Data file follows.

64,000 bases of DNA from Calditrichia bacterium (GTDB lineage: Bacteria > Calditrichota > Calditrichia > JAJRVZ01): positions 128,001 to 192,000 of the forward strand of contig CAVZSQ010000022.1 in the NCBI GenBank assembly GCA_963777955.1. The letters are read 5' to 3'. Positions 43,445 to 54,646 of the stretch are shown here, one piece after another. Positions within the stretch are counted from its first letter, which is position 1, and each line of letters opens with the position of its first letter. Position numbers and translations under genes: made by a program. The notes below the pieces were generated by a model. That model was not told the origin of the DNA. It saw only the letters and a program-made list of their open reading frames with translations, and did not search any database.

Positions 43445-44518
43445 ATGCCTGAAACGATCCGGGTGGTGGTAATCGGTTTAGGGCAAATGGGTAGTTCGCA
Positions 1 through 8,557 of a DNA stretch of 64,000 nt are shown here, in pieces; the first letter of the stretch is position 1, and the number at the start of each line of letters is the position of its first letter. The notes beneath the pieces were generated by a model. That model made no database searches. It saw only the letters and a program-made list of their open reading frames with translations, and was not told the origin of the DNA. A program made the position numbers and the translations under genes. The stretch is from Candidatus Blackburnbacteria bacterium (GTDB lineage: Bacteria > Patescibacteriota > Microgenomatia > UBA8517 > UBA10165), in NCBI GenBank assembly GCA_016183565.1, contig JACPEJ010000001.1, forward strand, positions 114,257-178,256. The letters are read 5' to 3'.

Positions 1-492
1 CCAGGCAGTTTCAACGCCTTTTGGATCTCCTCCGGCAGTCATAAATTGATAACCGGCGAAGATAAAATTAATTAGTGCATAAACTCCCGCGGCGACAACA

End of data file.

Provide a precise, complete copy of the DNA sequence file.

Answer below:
64,000 bases of DNA from Calditrichia bacterium (GTDB lineage: Bacteria > Calditrichota > Calditrichia > JAJRVZ01): positions 128,001 to 192,000 of the forward strand of contig CAVZSQ010000022.1 in the NCBI GenBank assembly GCA_963777955.1. The letters are read 5' to 3'. Positions 43,445 to 54,646 of the stretch are shown here, one piece after another. Positions within the stretch are counted from its first letter, which is position 1, and each line of letters opens with the position of its first letter. Position numbers and translations under genes: made by a program. The notes below the pieces were generated by a model. That model was not told the origin of the DNA. It saw only the letters and a program-made list of their open reading frames with translations, and did not search any database.

Positions 43445-44518
43445 ATGCCTGAAACGATCCGGGTGGTGGTAATCGGTTTAGGGCAAATGGGTAGTTCGCA
Positions 1 through 8,557 of a DNA stretch of 64,000 nt are shown here, in pieces; the first letter of the stretch is position 1, and the number at the start of each line of letters is the position of its first letter. The notes beneath the pieces were generated by a model. That model made no database searches. It saw only the letters and a program-made list of their open reading frames with translations, and was not told the origin of the DNA. A program made the position numbers and the translations under genes. The stretch is from Candidatus Blackburnbacteria bacterium (GTDB lineage: Bacteria > Patescibacteriota > Microgenomatia > UBA8517 > UBA10165), in NCBI GenBank assembly GCA_016183565.1, contig JACPEJ010000001.1, forward strand, positions 114,257-178,256. The letters are read 5' to 3'.

Positions 1-492
1 CCAGGCAGTTTCAACGCCTTTTGGATCTCCTCCGGCAGTCATAAATTGATAACCGGCGAAGATAAAATTAATTAGTGCATAAACTCCCGCGGCGACAACA